Key things small investors should be told – EP/Council deal
Draft EU rules on key information small investors should be given before signing a contract were agreed by Parliament's negotiators and Council of Ministers representatives on Tuesday. Clear, comparable and complete information on investment products is to be provided in a mandatory, three-page A4 Key Information Document (KID). Parliament will put the agreed rules to a plenary vote in April.
Before signing a contract, all small (non-professional) investors should be given three-page A4 standard format KIDs to help them to understand and compare packaged retail and insurance-based investment products (PRIIPs), estimate the total cost of their investment as well as be aware of its risk-reward profile.
KIDs should be clearly separate from advertising materials, consistent with any binding contractual documents and prepared by a clearly identifiable entity that created the product.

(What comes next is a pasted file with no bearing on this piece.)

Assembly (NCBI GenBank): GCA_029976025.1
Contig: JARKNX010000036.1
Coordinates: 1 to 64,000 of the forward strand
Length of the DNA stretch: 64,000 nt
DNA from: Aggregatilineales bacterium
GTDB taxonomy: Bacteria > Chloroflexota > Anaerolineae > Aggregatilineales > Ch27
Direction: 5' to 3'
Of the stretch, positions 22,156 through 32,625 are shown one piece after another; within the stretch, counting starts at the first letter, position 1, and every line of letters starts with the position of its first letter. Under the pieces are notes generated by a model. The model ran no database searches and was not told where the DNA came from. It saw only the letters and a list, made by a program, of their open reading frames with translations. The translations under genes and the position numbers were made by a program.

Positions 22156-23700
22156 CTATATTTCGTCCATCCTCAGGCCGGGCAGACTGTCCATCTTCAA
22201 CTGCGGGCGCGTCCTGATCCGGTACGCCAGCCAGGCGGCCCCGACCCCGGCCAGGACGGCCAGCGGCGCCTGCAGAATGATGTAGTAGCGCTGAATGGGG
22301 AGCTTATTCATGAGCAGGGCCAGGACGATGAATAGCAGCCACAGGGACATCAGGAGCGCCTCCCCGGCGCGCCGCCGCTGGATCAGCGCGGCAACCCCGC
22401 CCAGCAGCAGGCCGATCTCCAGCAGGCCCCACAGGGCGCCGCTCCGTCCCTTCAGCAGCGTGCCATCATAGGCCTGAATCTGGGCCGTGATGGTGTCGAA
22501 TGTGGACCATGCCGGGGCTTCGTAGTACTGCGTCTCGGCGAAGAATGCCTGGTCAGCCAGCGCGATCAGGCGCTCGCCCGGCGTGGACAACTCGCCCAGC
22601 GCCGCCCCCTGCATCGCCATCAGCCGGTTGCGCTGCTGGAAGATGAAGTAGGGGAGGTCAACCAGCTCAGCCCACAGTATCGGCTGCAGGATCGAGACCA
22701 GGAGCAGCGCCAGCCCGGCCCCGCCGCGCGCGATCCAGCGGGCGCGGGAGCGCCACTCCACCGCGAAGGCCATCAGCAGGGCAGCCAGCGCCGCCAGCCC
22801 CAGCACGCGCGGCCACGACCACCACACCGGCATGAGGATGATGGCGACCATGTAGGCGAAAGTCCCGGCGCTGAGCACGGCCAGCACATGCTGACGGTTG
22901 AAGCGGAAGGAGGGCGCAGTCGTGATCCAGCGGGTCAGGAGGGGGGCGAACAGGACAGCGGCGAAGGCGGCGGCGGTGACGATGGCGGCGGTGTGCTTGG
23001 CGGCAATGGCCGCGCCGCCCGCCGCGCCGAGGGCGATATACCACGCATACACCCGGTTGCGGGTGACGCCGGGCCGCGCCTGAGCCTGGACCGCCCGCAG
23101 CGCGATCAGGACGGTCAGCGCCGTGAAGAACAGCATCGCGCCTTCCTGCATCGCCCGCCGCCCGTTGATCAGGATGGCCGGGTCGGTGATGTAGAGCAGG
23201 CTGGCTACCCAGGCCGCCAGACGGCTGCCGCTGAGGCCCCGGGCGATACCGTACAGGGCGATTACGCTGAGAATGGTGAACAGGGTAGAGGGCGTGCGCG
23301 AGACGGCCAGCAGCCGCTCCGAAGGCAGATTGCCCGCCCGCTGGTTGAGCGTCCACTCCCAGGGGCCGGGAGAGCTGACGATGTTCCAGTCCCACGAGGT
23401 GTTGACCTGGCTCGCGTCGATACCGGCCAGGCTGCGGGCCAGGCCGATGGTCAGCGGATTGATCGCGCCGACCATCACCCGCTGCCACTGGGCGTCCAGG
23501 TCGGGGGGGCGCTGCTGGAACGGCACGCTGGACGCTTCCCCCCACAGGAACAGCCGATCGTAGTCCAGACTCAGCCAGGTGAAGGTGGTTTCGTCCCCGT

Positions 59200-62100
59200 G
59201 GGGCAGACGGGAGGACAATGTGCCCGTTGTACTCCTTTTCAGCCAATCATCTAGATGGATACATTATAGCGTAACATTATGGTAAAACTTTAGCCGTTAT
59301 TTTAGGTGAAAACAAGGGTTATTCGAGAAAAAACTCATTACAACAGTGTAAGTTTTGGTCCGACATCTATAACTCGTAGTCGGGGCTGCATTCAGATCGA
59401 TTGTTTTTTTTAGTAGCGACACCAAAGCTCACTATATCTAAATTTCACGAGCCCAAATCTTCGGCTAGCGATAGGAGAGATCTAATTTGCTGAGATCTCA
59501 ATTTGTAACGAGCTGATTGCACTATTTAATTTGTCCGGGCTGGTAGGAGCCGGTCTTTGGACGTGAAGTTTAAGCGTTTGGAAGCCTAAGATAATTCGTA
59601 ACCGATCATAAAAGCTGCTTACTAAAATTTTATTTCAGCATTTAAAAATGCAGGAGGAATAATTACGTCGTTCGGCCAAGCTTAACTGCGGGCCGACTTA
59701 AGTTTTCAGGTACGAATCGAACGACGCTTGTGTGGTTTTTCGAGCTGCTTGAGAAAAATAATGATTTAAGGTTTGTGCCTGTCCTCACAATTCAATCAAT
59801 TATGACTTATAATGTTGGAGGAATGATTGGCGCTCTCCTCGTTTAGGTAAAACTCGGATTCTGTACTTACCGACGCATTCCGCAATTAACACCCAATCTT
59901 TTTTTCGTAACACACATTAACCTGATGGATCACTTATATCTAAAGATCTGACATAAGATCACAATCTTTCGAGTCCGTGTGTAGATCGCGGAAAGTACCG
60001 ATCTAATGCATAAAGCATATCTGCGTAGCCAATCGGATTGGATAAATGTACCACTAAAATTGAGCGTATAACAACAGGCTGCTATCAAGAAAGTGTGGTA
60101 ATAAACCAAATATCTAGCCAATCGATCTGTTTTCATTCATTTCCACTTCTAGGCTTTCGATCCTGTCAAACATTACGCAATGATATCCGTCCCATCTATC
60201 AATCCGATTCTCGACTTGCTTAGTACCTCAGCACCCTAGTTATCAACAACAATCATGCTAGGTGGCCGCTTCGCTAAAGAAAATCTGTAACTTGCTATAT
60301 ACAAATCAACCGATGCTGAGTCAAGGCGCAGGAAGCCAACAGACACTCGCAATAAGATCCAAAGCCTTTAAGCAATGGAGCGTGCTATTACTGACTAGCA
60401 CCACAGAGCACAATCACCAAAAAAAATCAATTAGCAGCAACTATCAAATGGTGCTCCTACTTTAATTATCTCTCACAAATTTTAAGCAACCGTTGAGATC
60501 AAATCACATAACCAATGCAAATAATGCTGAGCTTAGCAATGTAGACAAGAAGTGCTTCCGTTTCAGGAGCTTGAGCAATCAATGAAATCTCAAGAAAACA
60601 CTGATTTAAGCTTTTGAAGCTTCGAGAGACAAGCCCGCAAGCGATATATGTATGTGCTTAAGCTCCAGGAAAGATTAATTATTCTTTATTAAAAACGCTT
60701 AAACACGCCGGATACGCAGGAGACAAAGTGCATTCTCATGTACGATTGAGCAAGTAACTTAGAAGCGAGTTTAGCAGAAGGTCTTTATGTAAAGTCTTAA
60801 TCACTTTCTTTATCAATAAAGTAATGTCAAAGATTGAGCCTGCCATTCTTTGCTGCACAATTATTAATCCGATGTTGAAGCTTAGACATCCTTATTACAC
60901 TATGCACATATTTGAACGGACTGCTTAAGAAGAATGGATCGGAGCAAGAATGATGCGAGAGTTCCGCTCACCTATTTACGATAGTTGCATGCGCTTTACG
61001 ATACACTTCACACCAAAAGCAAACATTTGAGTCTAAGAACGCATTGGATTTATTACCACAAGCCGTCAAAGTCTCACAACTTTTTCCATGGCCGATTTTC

Parliament's negotiators ensured that where applicable investors will also be informed whether their investment will contribute to any projects with environmental or social aims.
Where applicable, the KID should also include a “comprehension alert” warning that "you are about to purchase a product that is not simple and may be difficult to understand”.
Investment products covered...
The new rules would apply to all investment products intended for small investors.
...and not covered
However, they would not apply to: non-life insurance products, life insurance contracts where the benefits under the contract are payable only on death or in respect of incapacity due to injury, sickness or infirmity, or deposits other than structured deposits and securities.
Officially recognised pension schemes, pension products which, under national law, are recognised as having the primary purpose of providing the investor with an income in retirement and individual pension products for which a contribution from the employer is required would also be exempted from the scope of the legislation.
Liability for losses
KIDs must not be misleading. If a small investor could show that a loss was caused by the information in a KID, or was inaccurate or inconsistent with any binding contractual documents, then the investment product manufacturer could be liable under national law.
To take effect, the new rules must be approved by Parliament as a whole during the April II plenary session and endorsed by the member states.